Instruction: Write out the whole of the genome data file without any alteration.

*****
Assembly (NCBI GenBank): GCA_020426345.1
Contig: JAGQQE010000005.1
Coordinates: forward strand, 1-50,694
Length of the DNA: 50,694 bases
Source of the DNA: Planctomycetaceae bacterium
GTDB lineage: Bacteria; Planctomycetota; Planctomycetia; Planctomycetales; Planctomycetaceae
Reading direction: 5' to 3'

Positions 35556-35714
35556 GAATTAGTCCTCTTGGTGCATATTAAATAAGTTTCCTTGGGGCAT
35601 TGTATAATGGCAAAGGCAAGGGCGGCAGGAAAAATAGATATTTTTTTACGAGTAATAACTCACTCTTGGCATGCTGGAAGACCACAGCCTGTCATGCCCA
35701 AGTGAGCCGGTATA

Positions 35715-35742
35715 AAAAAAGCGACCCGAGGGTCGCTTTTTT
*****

Assembly (NCBI GenBank): GCA_020426345.1
Contig: JAGQQE010000005.1
Coordinates: forward strand, 1-50,694
Length of the DNA: 50,694 bases
Source of the DNA: Planctomycetaceae bacterium
GTDB lineage: Bacteria; Planctomycetota; Planctomycetia; Planctomycetales; Planctomycetaceae
Reading direction: 5' to 3'

Positions 35556-35714
35556 GAATTAGTCCTCTTGGTGCATATTAAATAAGTTTCCTTGGGGCAT
35601 TGTATAATGGCAAAGGCAAGGGCGGCAGGAAAAATAGATATTTTTTTACGAGTAATAACTCACTCTTGGCATGCTGGAAGACCACAGCCTGTCATGCCCA
35701 AGTGAGCCGGTATA

Positions 35715-35742
35715 AAAAAAGCGACCCGAGGGTCGCTTTTTT